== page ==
Green Matcha

Cinnamon Matcha Green Tea Protein Smoothie

By Deanna Ronne and Laura Cipullo Whole Nutrition Service Team

 

Nutrition Student Deanna Ronne’s favorite post run snack:

This smoothie is SO delicious and full of fuel. It leaves me satisfied and energized without feeling bloated. While your body is in a state of recovery after a long run, it is time to refuel your muscles with this easy smoothie. If mom is making this smoothie, read how to share with your child below.

 

Why Matcha and Maca?

Matcha Tea is a powdered form of whole green tea that provides more antioxidants, specifically Catechins, than other green teas.1

These antioxidants have many health benefits and may even boost the break down of fat2. However, I originally bought Matcha Tea because it is used in Starbuck’s green tee lattes, which I love. Now, I use Matcha Tea in smoothies and even baking.

Maca powder is a South American root vegetable originally used to give Incan warriors strength and endurance during long journeys and battles.

Studies show that many compounds found in Maca powder also protect our bodies from oxidative damage and inflammation.3

Maca is neutral in taste but a great boost of antioxidants for a smoothie.

Recipe:

1 Scoop Vanilla Whey Protein Powder

1 tbs. Loose Matcha Tea powder.

½ cup milk (Use dairy, almond, soy, and or coconut milk.)

1 small banana

1 small apple (keep the skin to keep the fiber!)

1 cup spinach

1tsp Maca Powder

3-4 ice cubes

1tsp cinnamon

Blend all the ingredients up with whatever blender you have and enjoy!

If you are not using this as a post workout meal and don’t feel that you need an entire scoop (typically about 20g) of protein, you can just use ½ a scoop, or get rid of it all together! If you are making this smoothie for a child, see below.

 

How Much Protein for a Child?

If you are looking for a way to sneak some protein into your child’s diet, smoothies are a great idea. However, children (ages 4-8) only need about 19 grams of protein a day, compared to the 46 grams an average adult female needs.4 One scoop of whey protein is about 20 grams of protein, exceeding what a child needs for the entire day! The serving size of most protein powders is 25-30 grams per scoop (about 1.5-2 tbs.).* So, for children, ages 4-8, it might make more sense to only use ½ tbs. of protein powder, only providing about 5 grams of protein. For children, ages 9-13, the protein requirement increases to 36 grams a day.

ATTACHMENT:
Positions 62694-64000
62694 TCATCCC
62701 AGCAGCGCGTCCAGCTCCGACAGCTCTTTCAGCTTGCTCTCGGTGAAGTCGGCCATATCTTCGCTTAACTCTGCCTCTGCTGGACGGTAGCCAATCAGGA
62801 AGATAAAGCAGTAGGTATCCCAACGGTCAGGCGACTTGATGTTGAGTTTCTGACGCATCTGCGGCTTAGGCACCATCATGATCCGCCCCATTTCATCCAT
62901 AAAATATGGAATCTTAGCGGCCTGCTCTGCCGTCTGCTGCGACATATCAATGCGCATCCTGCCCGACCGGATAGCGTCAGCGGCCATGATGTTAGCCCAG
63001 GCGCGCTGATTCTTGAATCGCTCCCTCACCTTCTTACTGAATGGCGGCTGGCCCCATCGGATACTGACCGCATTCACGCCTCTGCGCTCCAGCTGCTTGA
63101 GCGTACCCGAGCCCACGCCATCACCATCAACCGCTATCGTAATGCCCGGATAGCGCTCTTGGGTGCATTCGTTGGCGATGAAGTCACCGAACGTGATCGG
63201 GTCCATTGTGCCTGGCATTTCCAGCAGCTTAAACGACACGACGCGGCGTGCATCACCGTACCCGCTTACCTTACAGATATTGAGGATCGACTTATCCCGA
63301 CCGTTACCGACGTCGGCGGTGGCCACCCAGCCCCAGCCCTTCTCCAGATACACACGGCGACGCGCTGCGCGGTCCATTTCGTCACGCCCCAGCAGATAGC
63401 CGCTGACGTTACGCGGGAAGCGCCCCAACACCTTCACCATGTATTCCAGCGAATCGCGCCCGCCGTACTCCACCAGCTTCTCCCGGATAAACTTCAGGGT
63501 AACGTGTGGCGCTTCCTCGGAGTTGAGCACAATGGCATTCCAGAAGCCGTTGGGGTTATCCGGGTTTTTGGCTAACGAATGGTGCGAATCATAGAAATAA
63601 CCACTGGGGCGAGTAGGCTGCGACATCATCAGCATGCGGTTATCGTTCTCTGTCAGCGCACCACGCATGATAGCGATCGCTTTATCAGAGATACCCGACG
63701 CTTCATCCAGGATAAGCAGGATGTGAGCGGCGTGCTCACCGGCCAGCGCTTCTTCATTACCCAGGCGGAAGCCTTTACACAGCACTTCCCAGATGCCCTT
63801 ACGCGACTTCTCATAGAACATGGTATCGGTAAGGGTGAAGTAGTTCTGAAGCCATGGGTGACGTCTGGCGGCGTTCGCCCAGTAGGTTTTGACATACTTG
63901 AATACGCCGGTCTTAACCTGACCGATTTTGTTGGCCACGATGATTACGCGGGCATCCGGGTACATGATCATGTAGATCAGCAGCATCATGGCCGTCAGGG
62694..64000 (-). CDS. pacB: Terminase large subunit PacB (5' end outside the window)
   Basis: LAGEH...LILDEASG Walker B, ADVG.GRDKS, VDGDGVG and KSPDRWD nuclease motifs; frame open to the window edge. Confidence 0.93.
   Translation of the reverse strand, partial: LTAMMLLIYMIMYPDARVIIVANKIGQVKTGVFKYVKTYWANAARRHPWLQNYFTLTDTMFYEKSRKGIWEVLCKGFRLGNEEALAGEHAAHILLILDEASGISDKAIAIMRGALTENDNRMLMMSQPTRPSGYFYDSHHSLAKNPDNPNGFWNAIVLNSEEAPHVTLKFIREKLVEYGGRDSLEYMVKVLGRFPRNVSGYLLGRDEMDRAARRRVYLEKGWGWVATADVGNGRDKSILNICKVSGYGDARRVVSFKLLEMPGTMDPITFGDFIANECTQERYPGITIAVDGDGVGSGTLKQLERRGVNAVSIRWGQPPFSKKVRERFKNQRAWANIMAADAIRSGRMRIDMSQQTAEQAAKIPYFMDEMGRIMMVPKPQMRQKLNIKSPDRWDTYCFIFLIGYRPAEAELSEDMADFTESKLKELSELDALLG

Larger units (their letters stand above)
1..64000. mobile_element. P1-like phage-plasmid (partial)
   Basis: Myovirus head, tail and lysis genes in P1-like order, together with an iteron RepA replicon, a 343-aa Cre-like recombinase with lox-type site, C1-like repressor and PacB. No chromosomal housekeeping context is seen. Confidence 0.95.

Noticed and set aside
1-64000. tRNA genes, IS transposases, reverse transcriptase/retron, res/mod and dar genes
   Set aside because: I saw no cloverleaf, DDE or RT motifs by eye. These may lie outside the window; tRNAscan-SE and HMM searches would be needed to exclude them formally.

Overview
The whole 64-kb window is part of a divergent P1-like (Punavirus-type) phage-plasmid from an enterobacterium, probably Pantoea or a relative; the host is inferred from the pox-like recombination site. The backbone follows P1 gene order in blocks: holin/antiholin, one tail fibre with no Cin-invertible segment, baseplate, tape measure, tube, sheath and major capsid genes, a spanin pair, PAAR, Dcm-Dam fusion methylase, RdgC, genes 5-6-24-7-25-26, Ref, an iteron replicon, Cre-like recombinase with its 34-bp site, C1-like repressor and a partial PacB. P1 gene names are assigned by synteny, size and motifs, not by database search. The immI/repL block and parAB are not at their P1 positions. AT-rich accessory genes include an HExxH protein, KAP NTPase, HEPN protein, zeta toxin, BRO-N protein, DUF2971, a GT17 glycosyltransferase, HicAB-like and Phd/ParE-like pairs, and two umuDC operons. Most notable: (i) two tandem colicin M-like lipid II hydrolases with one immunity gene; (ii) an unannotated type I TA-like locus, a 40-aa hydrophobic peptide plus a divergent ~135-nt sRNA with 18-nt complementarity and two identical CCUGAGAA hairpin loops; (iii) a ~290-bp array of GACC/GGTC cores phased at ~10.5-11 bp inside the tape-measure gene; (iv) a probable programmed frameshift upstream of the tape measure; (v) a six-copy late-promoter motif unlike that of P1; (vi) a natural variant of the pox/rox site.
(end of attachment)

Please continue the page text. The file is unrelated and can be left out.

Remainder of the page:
(*estimated.)

 

  1. D.,& Anderton, C. (n.d). Determination of catechins in matcha green tea by micellar electrokinetic chromatography. Journal of Chromatography A, 173-180.
  2. Dulloo, A. G., Duret, C., Rohrer, D., Girardier, L., Mensi, N., Fathi, M., … & Vandermander, J. (1999). Efficacy of a green tea extract rich in catechin polyphenols and caffeine in increasing 24-h energy expenditure and fat oxidation in humans. The American journal of clinical nutrition, 70(6), 1040-1045.
  3. Wang, Y., Wang, Y., McNeil, B., & Harvey, L. M. (2007). Maca: An Andean crop with multi-pharmacological functions. Food Research International, 40(7), 783-792.
  4. National Academy of Sciences. Institute of Medicine. Food and Nutrition Board. Dietary Reference Intakes for Energy, Carbohydrate. Fiber, Fat, Fatty Acids, Cholesterol, Protein, and Amino Acids (2002/2005).

 

 

Summer Fun Positive Food Activities: Make Your Own Muesli